There are many diseases that can affect cats, and the specific medical definitions for these conditions can be quite detailed and complex. However, here are some common categories of feline diseases and examples of each:

1. Infectious diseases: These are caused by viruses, bacteria, fungi, or parasites. Examples include:
* Feline panleukopenia virus (FPV), also known as feline parvovirus, which can cause severe gastrointestinal symptoms and death in kittens.
* Feline calicivirus (FCV), which can cause upper respiratory symptoms such as sneezing and nasal discharge.
* Feline leukemia virus (FeLV), which can suppress the immune system and lead to a variety of secondary infections and diseases.
* Bacterial infections, such as those caused by Pasteurella multocida or Bartonella henselae, which can cause abscesses or other symptoms.
2. Neoplastic diseases: These are cancerous conditions that can affect various organs and tissues in cats. Examples include:
* Lymphoma, which is a common type of cancer in cats that can affect the lymph nodes, spleen, liver, and other organs.
* Fibrosarcoma, which is a type of soft tissue cancer that can arise from fibrous connective tissue.
* Squamous cell carcinoma, which is a type of skin cancer that can be caused by exposure to sunlight or tobacco smoke.
3. Degenerative diseases: These are conditions that result from the normal wear and tear of aging or other factors. Examples include:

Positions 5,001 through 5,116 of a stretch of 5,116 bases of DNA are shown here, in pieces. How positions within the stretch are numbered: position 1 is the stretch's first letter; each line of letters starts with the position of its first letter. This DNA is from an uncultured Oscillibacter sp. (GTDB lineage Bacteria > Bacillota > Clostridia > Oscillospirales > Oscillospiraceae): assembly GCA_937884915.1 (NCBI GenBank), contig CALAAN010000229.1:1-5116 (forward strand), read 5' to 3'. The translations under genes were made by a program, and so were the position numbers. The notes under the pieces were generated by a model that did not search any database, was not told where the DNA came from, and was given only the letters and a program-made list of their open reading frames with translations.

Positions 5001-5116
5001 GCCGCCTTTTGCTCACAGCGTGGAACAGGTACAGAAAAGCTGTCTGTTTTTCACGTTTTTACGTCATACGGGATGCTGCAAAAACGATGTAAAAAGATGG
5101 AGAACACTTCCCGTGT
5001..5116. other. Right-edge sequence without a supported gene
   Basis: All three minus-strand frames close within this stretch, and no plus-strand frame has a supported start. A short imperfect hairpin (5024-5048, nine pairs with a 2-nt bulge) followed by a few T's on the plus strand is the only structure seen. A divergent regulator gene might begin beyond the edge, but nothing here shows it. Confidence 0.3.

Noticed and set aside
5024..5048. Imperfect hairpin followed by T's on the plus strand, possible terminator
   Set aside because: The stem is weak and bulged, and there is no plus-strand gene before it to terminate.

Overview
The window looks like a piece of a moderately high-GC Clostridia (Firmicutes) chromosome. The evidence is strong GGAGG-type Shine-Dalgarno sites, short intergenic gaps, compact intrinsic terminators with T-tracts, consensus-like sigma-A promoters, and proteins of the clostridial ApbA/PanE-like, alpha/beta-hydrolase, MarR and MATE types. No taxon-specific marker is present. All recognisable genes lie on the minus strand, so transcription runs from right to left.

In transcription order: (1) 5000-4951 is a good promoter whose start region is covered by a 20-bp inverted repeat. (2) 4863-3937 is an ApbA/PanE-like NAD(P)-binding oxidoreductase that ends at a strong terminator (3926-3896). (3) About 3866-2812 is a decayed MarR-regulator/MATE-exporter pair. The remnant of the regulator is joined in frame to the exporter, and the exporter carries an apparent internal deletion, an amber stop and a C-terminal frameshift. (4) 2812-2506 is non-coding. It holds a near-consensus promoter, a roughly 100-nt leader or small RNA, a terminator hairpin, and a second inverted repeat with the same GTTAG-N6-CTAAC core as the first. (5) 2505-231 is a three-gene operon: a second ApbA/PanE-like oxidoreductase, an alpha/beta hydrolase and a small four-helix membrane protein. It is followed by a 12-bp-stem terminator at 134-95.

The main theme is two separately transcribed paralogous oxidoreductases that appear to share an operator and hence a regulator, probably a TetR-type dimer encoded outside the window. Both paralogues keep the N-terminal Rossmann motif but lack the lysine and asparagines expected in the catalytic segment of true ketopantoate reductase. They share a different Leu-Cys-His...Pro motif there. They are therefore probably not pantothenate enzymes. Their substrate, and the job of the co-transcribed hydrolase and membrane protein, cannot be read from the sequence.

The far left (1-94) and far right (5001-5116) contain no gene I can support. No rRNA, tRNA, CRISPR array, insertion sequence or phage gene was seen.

* Osteoarthritis, which is a degenerative joint disease that can cause pain and stiffness in older cats.
* Dental disease, which is a common condition in cats that can lead to tooth loss, gum inflammation, and other problems.
* Heart disease, such as hypertrophic cardiomyopathy (HCM), which is a thickening of the heart muscle that can lead to congestive heart failure.
4. Hereditary diseases: These are conditions that are inherited from a cat's parents and are present at birth or develop early in life. Examples include:
* Polycystic kidney disease (PKD), which is a genetic disorder that causes cysts to form in the kidneys and can lead to kidney failure.
* Hypertrophic cardiomyopathy (HCM), which can be inherited as an autosomal dominant trait in some cats.
* Progressive retinal atrophy (PRA), which is a group of genetic disorders that cause degeneration of the retina and can lead to blindness.

The Cattell Personality Factor Questionnaire (CPFQ) is a psychological assessment tool developed by Raymond Cattell to measure an individual's personality traits. It is based on the 16PF model, which proposes that there are 16 primary personality factors that can be used to describe human personality.

The CPFQ consists of a series of questions or statements that respondents rate on a scale indicating their level of agreement or disagreement. The questionnaire measures five global factors (also known as second-order factors) of personality, including:

1. Extraversion vs. Introversion
2. Anxiety vs. Emotional Stability
3. Tough-Mindedness vs. Tender-Mindedness
4. Independence vs. Accommodation
5. Self-Control vs. Directionlessness

The CPFQ is designed to provide a comprehensive assessment of an individual's personality traits and can be used for a variety of purposes, including vocational counseling, personal development, and clinical psychology. However, it is important to note that like all psychological assessments, the CPFQ should be administered and interpreted by trained professionals to ensure accurate results.